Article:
Leaving out various irrelevant details, the affidavit on which this search warrant was based shows only that officers saw three men leave room 428 in a named motel, followed and stopped them, searched all three after ascertaining that one was wanted on a city bench warrant, and that one of these three (whether the "wanted" individual or another) then said he had purchased a small amount of drugs found during the search from Joe McDonald in room 428 of the motel. The only corroborative evidence offered was that Joe McDonald did in fact live in room 428. The motion to suppress was sustained and the state appeals. Held:
1. The trial court properly sustained the motion to suppress because the affidavit failed to state any current information that contraband was present in the place to be searched. There is no information as to when the drug found by the officers on the person of either the informer or his companion had been purchased. Nor are any facts stated which suggest that after the sale there remained any to be found on the premises. "Absent any statement in the affidavit as to the time of the occurrence in question, the magistrate could not make an independent determination as to whether probable cause still existed for the issuance of the search warrant." Fowler v. State, 121 Ga. App. 22
, 24 (172 SE2d 447
2. The grant of the motion to suppress is also sustainable because the affidavit was defective in failing to allege that the informer was reliable, failing to state any facts from which his reliability could be deduced, and failing to offer any other evidence which could lead the magistrate to conclude that the informer had purchased drugs from the defendant. The only aliunde information is that the informer had drugs on his person and that he had been at the defendant's address. The reasoning goes: "He said he bought it from the defendant. He has just left the defendant's motel room. Therefore he is telling the truth." This post hoc propter hoc argument is not supported by Johnston v. State, 227 Ga. 387 (181 SE2d 42)
as contended. There a long set of corroborative circumstances is set out. Here only a physical possibility that the facts stated are true exists.
Under Aguilar v. Texas, 378 U. S. 108 (84 SC 1509, 12 LE2d 723), where the affidavit relies upon statements furnished by an informer, facts must be stated sufficient to raise an inference that the informer's credibility may be relied upon, or the affiant must state other facts supporting the conclusion that probable cause for the search in fact exists. See Sams v. State, 121 Ga. App. 46 (172 SE2d 473)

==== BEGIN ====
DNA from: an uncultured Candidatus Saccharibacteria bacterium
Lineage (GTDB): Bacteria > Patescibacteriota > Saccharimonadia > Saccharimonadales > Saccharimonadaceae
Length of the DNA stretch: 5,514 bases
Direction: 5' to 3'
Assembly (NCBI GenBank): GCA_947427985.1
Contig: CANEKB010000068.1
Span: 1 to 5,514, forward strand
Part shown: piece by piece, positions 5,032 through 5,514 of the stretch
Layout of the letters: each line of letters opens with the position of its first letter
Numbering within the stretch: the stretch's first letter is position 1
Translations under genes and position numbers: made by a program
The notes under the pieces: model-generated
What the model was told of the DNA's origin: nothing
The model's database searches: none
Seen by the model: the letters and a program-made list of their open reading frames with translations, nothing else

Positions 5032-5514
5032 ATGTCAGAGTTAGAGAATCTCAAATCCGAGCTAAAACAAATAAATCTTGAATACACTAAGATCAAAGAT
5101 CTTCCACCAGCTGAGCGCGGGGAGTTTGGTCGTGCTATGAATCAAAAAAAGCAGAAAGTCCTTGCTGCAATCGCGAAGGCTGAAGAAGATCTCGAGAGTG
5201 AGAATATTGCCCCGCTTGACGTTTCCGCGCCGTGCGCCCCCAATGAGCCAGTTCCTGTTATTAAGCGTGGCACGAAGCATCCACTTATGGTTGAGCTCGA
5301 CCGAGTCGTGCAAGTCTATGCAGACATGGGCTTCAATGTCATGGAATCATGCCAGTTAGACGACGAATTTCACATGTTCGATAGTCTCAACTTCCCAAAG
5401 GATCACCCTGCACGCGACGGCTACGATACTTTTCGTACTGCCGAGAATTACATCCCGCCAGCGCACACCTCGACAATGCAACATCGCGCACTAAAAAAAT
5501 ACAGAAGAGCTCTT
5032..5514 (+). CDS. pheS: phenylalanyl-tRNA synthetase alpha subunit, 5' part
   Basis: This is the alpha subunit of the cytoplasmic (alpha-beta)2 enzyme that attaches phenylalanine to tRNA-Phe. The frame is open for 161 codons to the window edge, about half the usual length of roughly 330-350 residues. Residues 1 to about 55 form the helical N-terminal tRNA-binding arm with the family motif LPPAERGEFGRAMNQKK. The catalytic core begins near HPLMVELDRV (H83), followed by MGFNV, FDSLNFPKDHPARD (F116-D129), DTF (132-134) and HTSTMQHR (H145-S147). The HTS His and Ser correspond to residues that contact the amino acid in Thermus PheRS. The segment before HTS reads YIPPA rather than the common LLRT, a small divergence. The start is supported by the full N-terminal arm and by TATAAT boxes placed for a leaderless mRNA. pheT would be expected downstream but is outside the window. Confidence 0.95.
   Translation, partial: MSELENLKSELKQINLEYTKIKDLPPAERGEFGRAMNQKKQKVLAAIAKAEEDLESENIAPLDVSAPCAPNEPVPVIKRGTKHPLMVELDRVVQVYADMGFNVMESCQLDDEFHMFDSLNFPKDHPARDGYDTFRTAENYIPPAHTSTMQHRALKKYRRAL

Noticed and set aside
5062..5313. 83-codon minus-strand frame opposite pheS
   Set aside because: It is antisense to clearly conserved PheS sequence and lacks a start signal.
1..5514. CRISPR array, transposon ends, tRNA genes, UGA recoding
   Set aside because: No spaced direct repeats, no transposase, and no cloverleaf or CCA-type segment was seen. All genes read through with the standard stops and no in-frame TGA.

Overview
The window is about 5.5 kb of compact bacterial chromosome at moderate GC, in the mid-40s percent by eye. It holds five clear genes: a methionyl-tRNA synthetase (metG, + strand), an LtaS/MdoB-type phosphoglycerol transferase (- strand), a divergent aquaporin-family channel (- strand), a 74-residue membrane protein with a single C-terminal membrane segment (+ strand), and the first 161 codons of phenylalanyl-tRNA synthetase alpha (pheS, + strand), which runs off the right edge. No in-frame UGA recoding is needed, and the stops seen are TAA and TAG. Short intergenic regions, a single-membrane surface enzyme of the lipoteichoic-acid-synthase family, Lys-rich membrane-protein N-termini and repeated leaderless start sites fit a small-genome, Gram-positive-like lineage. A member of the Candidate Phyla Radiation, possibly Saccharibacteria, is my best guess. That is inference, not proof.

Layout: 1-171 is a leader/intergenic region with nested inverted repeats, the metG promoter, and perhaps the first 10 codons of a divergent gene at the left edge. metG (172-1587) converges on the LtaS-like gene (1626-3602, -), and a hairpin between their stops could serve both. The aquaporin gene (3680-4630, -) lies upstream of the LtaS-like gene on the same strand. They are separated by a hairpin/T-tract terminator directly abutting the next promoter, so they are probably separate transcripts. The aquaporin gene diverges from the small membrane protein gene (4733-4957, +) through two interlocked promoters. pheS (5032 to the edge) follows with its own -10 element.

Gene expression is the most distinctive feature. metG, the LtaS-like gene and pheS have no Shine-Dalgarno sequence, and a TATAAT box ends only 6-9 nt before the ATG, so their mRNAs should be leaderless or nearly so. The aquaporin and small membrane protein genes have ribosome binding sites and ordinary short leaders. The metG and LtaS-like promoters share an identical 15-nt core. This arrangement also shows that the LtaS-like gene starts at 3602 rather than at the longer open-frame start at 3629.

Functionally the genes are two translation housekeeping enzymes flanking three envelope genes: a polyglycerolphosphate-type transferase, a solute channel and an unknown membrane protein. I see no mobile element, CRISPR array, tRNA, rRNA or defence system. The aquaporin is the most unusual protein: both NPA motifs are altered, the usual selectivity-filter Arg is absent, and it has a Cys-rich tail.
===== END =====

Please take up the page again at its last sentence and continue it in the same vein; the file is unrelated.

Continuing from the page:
. The "two pronged test" involves both an evaluation of the truthfulness of the source of the information and an evaluation of the factual premises furnished to support the conclusion of probable cause.
The informer here not being a reliable source, his statements must be shored up by testimony of the affiant whose oath is his badge of credibility. Code 27-303. But the affiant knows nothing about the source of the informer's drugs; he knows only that the informer has in fact been on the defendant's premises, but of what passed there he is entirely ignorant.
The affidavit is thus subject to the same defect as was present in Spinelli v. United States, 393 U. S. 410. There, although the affiant alleged that the informer was reliable (a statement conspicuously absent here) he failed to state facts sufficient to support a belief on the part of the magistrate that the statement was true. "This is not to say that the tip was so insubstantial that it could not properly have counted in the magistrate's determination. Rather, it needed some further support. When we look to the other parts of the application, however, we find nothing alleged which would permit the suspicions engendered by the informant's report to ripen into a judgment that a crime was probably being committed . . . But just as a simple assertion of police suspicion is not itself a sufficient basis for a magistrate's finding of probable cause, we do not believe it may be used to give additional weight to allegations that would otherwise be insufficient." Id., p. 418. In Spinelli the extraneous facts which sought to shore up the credibility of the informant and the reliability of his information are that the FBI "knew" Spinelli to be a gambler, that they had had him under surveillance for several days, and they knew from this latter fact that Spinelli was at the places where the informant said he was at the times indicated, and that he did have two unlisted telephones there under another name, as the informant had stated. In Spinelli as here the extraneous verification, while sufficient to arouse suspicion, is not per se incriminating, and this is all the more true in the present case where there is no statement by anybody that a drug transaction took place on the day the informer was seized. It follows, therefore, that no information was ever offered to the magistrate either that the informer was reliable or that his statements could be substantiated by other facts within the affiant's knowledge. Suppression of the evidence found on execution of the search warrant is therefore affirmed.
King & Dotson, Larry King, for appellee.